Blender 2.7 Released

 Blender 2.7 Released

The new version of Blender has been out for a few days now, and I started looking at it last night a little.

UI Changes

The first most obvious thing is the new Gooseberry Project banner, which is pretty. More about that later in the week I hope.

Once you’re past that the new tool-bar in the 3d modelling window sidebar strikes the notice first. It has tabs categorising some buttons for some common actions.

Seems like some of those buttons might be handy for beginners, but they’re basically all only a key-press away, and take up valuable screen-space, so I can’t imagine myself using it much. It’ll mostly be hidden.

Certainly an improvement though, and should make using unfamiliar plugins easier with luck.

Laplacian deform modifier

This seems pretty awesome. Hook some groups of vertices in a mesh to some empty objects, tell the laplacian deformer to track that vertex group and the whole mesh just folds and warps around.

I mean I only found the Box deformer the other week and I thought that felt marvelous to use, but this new one just makes the mesh feel like an action figure in your hands with barely any rigging at all.

Hooks were new to me too. Hadn’t checked them out before. Can see how that’d be helpful elsewhere too.

Seems like it’d be great for nice long tentacles!


A new modifier for making an actual 3d scaffold mesh from each of the edges in your model. Seems to work simply enough. Can’t imagine what I’d use it for right now. Other than if I wanted to put a scaffold up a building I was modelling or something.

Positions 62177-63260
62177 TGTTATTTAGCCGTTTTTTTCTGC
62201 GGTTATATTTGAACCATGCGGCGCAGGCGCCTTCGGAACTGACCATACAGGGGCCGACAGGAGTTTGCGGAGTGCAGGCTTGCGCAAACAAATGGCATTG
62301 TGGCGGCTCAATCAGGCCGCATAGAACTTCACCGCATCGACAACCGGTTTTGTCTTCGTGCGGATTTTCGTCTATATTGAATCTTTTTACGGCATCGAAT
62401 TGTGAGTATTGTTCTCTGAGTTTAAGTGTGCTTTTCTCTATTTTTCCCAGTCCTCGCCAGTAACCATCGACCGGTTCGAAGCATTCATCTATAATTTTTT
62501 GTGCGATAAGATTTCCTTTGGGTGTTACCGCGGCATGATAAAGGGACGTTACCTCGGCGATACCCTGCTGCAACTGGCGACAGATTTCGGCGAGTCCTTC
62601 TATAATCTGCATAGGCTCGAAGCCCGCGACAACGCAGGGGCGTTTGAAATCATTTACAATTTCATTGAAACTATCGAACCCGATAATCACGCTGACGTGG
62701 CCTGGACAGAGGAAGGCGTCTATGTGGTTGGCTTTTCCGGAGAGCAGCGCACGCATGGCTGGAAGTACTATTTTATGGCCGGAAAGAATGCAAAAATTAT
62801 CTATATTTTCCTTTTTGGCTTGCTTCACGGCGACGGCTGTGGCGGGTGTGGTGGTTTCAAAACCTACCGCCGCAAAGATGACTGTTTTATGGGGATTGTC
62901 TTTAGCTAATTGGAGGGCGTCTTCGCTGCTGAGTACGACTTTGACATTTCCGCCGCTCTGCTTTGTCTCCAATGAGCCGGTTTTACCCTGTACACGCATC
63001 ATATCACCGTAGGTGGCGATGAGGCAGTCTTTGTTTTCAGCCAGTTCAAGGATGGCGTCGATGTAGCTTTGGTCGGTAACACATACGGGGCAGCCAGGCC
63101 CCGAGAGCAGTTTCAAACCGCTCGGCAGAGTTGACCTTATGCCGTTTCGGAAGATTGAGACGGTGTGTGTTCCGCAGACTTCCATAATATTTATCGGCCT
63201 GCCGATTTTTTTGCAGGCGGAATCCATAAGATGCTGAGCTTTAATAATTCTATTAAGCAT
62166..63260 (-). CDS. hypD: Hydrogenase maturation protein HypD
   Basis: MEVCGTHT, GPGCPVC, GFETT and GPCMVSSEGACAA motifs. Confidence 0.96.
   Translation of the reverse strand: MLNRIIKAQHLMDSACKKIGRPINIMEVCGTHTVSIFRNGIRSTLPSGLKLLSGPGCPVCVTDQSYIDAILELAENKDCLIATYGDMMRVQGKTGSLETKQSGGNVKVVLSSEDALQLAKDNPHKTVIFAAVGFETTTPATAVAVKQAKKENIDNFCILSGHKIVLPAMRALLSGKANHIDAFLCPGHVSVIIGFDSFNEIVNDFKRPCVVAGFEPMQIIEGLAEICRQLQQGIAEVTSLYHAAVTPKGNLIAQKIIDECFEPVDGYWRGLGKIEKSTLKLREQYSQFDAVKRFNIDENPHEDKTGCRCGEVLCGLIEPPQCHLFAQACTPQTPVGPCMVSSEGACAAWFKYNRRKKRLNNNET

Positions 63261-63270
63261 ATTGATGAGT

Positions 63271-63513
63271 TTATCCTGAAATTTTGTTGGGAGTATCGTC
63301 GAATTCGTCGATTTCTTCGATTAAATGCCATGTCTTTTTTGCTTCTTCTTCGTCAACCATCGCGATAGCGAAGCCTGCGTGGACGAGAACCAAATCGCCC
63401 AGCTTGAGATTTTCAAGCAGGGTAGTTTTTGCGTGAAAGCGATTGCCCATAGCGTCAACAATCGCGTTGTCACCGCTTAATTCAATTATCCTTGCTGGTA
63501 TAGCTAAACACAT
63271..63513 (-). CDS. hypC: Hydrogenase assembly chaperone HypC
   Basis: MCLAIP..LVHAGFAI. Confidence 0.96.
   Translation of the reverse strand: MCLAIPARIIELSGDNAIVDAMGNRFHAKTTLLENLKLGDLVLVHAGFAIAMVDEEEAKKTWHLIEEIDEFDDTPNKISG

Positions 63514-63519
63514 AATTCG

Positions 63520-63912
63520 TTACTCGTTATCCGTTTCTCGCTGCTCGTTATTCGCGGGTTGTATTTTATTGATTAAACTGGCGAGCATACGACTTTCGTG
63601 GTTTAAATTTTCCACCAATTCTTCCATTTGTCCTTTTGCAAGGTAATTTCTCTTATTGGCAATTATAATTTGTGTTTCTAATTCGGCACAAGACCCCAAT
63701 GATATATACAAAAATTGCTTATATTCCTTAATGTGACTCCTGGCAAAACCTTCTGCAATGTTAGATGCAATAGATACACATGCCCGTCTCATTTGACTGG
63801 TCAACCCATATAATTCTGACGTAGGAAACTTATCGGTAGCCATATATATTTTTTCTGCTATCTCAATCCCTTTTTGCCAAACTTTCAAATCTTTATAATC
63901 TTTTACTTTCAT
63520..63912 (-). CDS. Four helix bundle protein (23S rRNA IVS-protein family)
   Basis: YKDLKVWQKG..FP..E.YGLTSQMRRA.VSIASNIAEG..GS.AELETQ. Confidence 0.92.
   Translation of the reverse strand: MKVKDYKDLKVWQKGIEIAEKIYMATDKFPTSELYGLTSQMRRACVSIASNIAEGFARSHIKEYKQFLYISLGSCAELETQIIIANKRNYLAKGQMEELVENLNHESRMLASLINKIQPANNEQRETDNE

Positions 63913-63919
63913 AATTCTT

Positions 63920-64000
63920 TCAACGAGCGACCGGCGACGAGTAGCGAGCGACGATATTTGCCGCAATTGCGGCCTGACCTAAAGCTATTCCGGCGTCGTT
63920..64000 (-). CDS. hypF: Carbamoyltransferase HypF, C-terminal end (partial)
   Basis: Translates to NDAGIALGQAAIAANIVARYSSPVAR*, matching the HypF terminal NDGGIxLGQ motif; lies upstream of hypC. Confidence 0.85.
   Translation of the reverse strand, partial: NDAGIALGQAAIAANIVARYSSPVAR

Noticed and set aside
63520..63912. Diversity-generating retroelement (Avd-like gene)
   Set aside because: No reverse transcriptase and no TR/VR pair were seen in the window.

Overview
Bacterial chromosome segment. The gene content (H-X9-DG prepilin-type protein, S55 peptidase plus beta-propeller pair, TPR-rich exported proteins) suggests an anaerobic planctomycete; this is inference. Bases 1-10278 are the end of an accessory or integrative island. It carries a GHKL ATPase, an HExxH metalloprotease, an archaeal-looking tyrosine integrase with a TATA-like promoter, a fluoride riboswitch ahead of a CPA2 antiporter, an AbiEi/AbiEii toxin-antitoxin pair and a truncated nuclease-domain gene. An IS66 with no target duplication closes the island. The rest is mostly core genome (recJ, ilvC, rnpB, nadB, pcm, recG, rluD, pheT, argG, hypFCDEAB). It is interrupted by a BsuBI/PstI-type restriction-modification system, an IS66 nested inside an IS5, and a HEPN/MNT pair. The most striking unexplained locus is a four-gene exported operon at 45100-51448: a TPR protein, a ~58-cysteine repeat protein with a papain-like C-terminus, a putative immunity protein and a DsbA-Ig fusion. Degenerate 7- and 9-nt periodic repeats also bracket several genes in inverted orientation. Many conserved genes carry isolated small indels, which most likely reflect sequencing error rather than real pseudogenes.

Newly inserted cameras now start pointing at the horizon instead of the floor. This is more efficient.

Thread Dependency Graph

My current work in progress has some bugs, thanks to some stupid mistakes I made early on and then tried to cover up later. There are dependency loops I haven’t tracked down yet. It’s been annoying, it’s a bit of a mess and doesn’t load properly on the new Blender 2.7. I presume this is because of the new Dependency Graph code which makes all the work calculating each new frame get divided up more fairly between the processor-threads in a multi-core machine.

It does indeed feel faster when running with GL-Render playing all the physics and hair through though. SO that’s good.

This should make rendering on a CPU render-farm at AWS cheaper. Hurray.

That’ll save us actual cash money, thanks Blender!

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